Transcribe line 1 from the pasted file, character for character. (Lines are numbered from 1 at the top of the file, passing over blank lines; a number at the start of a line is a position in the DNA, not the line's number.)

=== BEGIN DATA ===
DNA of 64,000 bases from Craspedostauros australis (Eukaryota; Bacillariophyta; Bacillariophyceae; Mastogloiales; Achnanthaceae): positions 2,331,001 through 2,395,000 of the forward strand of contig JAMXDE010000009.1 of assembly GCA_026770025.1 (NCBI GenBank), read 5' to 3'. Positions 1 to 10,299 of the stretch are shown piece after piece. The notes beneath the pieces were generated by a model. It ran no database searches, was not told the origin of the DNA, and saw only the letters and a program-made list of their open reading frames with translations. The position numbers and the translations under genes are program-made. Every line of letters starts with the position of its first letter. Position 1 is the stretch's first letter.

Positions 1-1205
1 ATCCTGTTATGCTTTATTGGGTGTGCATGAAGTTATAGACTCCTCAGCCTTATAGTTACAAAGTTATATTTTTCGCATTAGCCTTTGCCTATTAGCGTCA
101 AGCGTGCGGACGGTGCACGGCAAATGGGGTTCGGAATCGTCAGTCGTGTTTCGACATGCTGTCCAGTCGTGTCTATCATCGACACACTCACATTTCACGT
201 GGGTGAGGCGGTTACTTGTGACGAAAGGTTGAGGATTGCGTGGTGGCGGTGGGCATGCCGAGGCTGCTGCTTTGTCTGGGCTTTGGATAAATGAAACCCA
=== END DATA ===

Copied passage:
DNA of 64,000 bases from Craspedostauros australis (Eukaryota; Bacillariophyta; Bacillariophyceae; Mastogloiales; Achnanthaceae): positions 2,331,001 through 2,395,000 of the forward strand of contig JAMXDE010000009.1 of assembly GCA_026770025.1 (NCBI GenBank), read 5' to 3'. Positions 1 to 10,299 of the stretch are shown piece after piece. The notes beneath the pieces were generated by a model. It ran no database searches, was not told the origin of the DNA, and saw only the letters and a program-made list of their open reading frames with translations. The position numbers and the translations under genes are program-made. Every line of letters starts with the position of its first letter. Position 1 is the stretch's first letter.